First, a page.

Never trusting uncle again and other stories . . .BMJ 2013; 347 doi: https://doi.org/10.1136/bmj.f5976 (Published 09 October 2013) Cite this as: BMJ 2013;347:f5976
“On an average day in the United States, more than 100 Americans die by suicide; half of these suicides involve the use of firearms.” You can hear the National Rifle Association’s response already: don’t blame the guns, these guys would kill themselves anyway. The opening quotation is from a Harvard paper that explores the association between gun ownership in the US and suicide (American Journal of Epidemiology 2013;178:946-55, doi:10.1093/aje/kwt197). This highly sophisticated analysis concludes that firearm ownership rates, independent of underlying rates of suicidal behaviour, largely determine variations in suicide mortality across the 50 states. It does find that gun ownership itself is not a predictor of suicidality; but if you have a gun, you are more likely to succeed in killing yourself. The same applies to killing other people.
For more than a century, medical microbiology laboratories have been places full of microscopes, bottles of stains and reagents, and the sweet musty smell of bacteria growing on agar. But the traditional methods of bacteriology are finally giving way to the superior insights of whole genome analysis. How can we tell if a bug like Streptococcus pneumoniae will mooch about doing nothing or kill a child in hours? The answer may lie in analysis using multi-locus sequence typing combined with pulsed field gel electrophoresis, according to a Swedish study in the Journal of Infectious Diseases (2013, doi:10.1093/infdis/jit481). The first technique detects pneumococcal clonal types and the second detects intraclonal variants, and, using a collection of samples from 1997 to 2004, the investigators show how these variations can be linked with invasive disease potential in children.
Minerva once heard the great English cardiologist Philip Poole-Wilson (1943-2009) propose the foundation of a body called SAD—the Society for the Abolition of Digoxin. Britons have indeed moved away from prescribing digoxin for heart failure, despite their national pride in the William Withering’s remarkable work with his foxgloves. But cardiologists in North California still prescribe it as first line treatment to 18% of patients presenting with new heart failure, according to a study of Kaiser Permanente data in Circulation: Cardiovascular Quality and Outcomes (2013, doi:10.1161/CIRCOUTCOMES.111.000079). During a median 2.5 years of follow-up, incident digoxin use was associated with higher rates of death (14.2 v 11.3/100 person years) and hospital admission for heart failure (28.2 v 24.4/100 person years). You can debate the significance of these observational data, but can American faith in the foxglove survive this latest withering attack?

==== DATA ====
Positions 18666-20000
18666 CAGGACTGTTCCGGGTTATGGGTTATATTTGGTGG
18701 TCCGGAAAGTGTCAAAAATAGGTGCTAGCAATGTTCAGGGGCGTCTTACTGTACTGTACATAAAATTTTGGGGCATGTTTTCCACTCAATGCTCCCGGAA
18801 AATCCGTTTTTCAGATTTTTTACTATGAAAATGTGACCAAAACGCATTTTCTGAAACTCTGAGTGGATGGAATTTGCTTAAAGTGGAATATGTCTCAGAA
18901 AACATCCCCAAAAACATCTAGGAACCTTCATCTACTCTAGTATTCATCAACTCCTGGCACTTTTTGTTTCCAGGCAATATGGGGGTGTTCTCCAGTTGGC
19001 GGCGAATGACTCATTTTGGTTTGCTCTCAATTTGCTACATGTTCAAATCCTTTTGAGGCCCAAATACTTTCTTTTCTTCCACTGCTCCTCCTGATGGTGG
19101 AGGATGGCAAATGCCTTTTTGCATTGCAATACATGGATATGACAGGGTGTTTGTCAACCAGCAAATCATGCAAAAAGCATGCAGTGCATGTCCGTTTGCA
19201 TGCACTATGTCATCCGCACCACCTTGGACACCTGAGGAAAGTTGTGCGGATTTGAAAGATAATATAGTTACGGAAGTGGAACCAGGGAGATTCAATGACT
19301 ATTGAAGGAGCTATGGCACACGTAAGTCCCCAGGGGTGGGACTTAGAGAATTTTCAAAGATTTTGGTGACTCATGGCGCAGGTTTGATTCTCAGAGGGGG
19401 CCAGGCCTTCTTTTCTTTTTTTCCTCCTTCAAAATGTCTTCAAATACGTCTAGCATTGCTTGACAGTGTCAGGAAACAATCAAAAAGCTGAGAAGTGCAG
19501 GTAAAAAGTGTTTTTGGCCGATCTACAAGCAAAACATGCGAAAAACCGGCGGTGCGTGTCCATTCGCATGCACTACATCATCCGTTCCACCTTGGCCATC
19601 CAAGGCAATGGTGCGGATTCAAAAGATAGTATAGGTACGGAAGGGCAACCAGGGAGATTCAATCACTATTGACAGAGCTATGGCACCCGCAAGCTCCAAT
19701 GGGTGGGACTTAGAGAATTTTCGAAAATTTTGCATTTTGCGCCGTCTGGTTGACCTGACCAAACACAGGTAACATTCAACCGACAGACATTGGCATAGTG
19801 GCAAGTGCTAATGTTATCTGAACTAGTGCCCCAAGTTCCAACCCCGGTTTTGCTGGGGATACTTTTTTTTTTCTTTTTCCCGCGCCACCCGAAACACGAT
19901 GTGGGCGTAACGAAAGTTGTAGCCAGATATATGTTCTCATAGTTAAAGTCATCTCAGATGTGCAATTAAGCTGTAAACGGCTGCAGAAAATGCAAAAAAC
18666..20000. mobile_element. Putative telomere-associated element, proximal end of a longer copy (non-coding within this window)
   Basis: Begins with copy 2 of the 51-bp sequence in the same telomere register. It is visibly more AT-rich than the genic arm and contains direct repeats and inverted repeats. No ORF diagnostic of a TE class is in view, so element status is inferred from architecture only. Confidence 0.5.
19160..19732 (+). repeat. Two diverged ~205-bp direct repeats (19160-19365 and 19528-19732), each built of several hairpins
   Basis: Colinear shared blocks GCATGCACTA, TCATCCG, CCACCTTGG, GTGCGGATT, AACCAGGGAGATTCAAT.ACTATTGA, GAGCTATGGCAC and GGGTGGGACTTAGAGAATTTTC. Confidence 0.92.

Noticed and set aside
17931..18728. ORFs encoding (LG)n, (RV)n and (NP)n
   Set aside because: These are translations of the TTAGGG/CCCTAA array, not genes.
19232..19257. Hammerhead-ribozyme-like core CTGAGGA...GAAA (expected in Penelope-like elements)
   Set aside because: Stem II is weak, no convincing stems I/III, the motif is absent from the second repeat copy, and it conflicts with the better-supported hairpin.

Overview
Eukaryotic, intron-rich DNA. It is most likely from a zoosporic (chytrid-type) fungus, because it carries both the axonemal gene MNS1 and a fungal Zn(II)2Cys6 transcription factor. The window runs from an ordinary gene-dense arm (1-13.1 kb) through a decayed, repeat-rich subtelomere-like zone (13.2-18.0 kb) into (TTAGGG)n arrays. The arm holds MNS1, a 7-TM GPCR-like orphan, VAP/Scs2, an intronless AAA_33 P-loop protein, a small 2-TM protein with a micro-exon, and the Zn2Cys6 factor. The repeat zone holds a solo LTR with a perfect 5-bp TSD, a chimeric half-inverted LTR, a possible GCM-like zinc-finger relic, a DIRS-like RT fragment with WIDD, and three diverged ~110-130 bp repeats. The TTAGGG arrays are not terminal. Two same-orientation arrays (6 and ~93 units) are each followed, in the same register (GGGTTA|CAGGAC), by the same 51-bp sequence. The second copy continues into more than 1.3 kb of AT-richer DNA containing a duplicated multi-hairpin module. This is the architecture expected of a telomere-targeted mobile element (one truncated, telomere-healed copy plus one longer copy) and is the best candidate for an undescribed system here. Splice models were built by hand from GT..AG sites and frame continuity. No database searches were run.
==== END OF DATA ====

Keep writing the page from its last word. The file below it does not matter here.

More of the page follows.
The drug industry has been the subject of three highly unflattering books in less than two years: Pharmageddon by David Healy, Bad Pharma by Ben Goldacre, and, hot off the press, Deadly Medicines and Organised Crime by Peter Gøtzsche. All of them cite antidepressant drugs as examples of perfidy and roundly condemn the selective publication of trials, which has allowed ineffective or harmful drugs to reach the market. The response of industry has been to say that such practices are a thing of the past and will not happen again. Agomelatine is a novel antidepressant that was approved for the treatment of unipolar major depression by the European Medicines Agency in 2009. Reviewers in the British Journal of Psychiatry (2013;203:179-87, doi:10.1192/bjp.bp.112.120196) found 13 trials of the drug, seven of which had never been published. They conclude that there is some evidence that agomelatine may be slightly better than placebo in acute depression, but that it does not prevent relapse; and there is strong evidence of publication bias. Another one for the books.
So why do doctors remain such easy targets for the drug companies? A paper in the Journal of Law, Medicine and Ethics (2013, doi:10.2139/ssrn.2286433) explores the reasons. “Six principles of influence—reciprocation, commitment, social proof, liking, authority, and scarcity—are key to the industry’s routine marketing strategies, which rely on the illusion that the industry is a generous avuncular partner to physicians.” Read the books that Minerva has listed and you will never trust uncle again.
When the great cathedrals of Europe were built, many penitents would offer their labour for free, including the French nobility, who flocked to pull carts of stone to rebuild Chartres in the 12th century. If you died in the attempt, you went to heaven all the more quickly. The medieval stonemasons, however, liked a good rate of pay for the job, and some of them grew quite rich. But their job carried more hazards than just falling off a flying buttress, as shown by a study of present day Irish stonemasons in the Annals of Occupational Hygiene (2013, doi:10.1093/annhyg/met045). Restorative stone working carries with it the risk of inhaling respirable crystalline silica, which can lead to silicosis and lung cancer.
Cite this as: BMJ 2013;347:f5976
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